Why 500 Home Runs No Longer Guarantees Admission to the Hall of Fame

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Why 500 Home Runs No Longer Guarantees Admission to the Hall of Fame

On Friday, April 18, Mets outfielder Gary Sheffield turned on a 3-2 pitch from Brewers pitcher Mitch Stetter and sent it 385 feet over the left field fence for his 500th home run. The hit tied the game for the Mets in the seventh inning and ultimately proved to be the margin of victory in a 5-4 win.

 

With that one swing of the bat, Mets outfielder Gary Sheffield guaranteed himself induction into the most coveted place in all of baseball—the Hall of Fame in Cooperstown, New York.

 

It has long been an unwritten rule in baseball.

 

Hit 500 home runs and you're in. No questions asked. Fall short of 500 and there's a pretty good chance you won't make it. Ask Fred McGriff, who rests at 493 home runs.

 

No other sport has these milestones. 40,000 passing yards doesn't guarantee the Hall of Fame. Just ask Vinny Testaverde. He's sixth all-time in passing yards (46,233) and he won't make the Hall. Same with Drew Bledsoe, who ranks eighth (44,611) among career leaders in this stat.

 

There's not a certain number of rushing yards a player needs for the Hall of Fame. Or points scored in the NBA.

 

But as long as we have known, 500 home runs is a player's ticket to the Hall.

 

Right?

 

Wrong.

 

Times are changing.

 

500 home runs is an incredible milestone, captured by years of dedication, hard work, and success. Sheffield is just the 25th player in the long history of the game to join this elusive club.

 

Hit 30 home runs for 15 straight seasons and you're still two years short of 500. Hit 40 home runs for 12 years and you still haven't reached 500. Home runs are the first things kids pick up on when they're learning the game of baseball. A home run is the best thing that a player can do each and every time he steps up to the plate.

 

A home run is perhaps the greatest aspect of the game and hitting 500 of them is an incredible feat.

 

But this milestone has lost the glory it used to have.

 

No disrespect to Sheffield—a nine-time All-Star in his own right—but he is not one of the game's premier home run hitters. Think of power hitters and Sheffield most likely won't come to your mind first.

 

His success can be credited to loads of talent, but also steroids, and the home run era in which he played. Put him in the '60s and he might hit 400. Maybe.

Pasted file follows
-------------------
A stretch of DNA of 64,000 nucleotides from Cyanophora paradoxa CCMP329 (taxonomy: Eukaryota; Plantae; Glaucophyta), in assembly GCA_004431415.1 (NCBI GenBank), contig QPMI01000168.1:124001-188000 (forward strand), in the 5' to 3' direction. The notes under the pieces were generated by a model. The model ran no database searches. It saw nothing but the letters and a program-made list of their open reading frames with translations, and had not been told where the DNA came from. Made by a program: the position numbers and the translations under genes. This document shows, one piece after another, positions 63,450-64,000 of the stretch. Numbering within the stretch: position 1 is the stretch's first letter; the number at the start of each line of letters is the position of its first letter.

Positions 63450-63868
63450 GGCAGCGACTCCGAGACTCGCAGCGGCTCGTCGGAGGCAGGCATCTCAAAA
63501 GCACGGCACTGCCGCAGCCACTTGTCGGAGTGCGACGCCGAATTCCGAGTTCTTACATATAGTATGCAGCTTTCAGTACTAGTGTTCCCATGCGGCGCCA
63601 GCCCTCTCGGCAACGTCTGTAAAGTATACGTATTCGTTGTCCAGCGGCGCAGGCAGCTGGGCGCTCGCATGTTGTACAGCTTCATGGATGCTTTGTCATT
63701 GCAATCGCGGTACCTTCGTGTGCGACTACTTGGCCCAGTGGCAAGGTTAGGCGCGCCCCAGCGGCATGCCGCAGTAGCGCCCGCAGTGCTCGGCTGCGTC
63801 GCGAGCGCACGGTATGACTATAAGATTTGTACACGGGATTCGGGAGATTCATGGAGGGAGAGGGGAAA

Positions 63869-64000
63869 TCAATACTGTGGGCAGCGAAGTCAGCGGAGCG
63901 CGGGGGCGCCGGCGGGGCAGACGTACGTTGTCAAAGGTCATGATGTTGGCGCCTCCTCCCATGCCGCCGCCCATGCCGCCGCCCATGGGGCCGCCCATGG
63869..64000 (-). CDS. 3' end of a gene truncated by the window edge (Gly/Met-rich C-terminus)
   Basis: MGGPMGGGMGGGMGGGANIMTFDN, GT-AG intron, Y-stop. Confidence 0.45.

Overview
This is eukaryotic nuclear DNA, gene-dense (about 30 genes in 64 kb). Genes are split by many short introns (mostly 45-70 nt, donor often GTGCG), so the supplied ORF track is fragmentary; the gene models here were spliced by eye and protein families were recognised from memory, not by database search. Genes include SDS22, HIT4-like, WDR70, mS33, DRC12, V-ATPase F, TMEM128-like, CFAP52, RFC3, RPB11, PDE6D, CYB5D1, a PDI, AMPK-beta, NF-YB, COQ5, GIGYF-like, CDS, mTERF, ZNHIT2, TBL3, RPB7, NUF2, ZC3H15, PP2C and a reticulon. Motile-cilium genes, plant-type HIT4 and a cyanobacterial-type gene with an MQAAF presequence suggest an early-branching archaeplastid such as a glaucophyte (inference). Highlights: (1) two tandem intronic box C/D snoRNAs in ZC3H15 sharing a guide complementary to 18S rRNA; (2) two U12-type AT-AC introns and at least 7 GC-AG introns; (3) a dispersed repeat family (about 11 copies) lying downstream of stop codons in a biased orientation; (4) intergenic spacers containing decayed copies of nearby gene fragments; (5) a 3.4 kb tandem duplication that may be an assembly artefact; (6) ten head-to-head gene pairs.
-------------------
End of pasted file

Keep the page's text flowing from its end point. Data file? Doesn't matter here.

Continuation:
Of the 25 guys with 500 home runs, 10 have been active this decade.

 

Look at the game as of 1989, two decades prior.

 

There were just 14 guys in the 500 home run club and every single player truly deserved the Hall of Fame. You have names like Babe Ruth, Hank Aaron, Willie Mays, Ted Williams, and Reggie Jackson.

 

There were legendary home run hitters who fell short of this mark. Lou Gehrig ended his career with 493. Stan Musial hit 475. So did Willie Stargell.

 

If these guys—some of the game's greatest players, who combined for home run titles—couldn't reach 500 home runs, then this milestone was truly a milestone.

 

There are several reasons as to why 500 home runs no longer guarantees admission to the Hall of Fame.

 

1. Steroids

 

I hate getting into the whole steroids discussion.

 

Actually, I just hate steroids. They've tarnished the game and discredit any achievements a modern day player may accomplish.

 

Many of the game's current records can be credited to steroids. The single-season home run record (73). The career home run record (762). The single-season on-base mark (.609). In fact, the top six single-season home run marks are by players who were juiced.

 

Look at some of the guys who have recently hit 500 home runs. Gary Sheffield. Sammy Sosa. Rafael Palmeiro. There's not a chance in the world these guys would have reached this mark had it not been for performance-enhancing drugs.

 

Sammy Sosa had a career high of 40 home runs and was coming off three straight seasons of 36 home runs in 1995, 40 in 1996, and 36 in 1997. All of a sudden, he exploded for 66 in 1998, 63 in 1999, 50 in 2000, and 64 in 2001, and as of now, he stands sixth on the all-time list with 609 home runs.

 

Coincidence? Or the result of some performance-enhancing drugs?

 

Rafael Palmeiro currently rests at 10th on the career home run list with 569 but I don't ever think he was one of the top five or six most dangerous hitters in the game.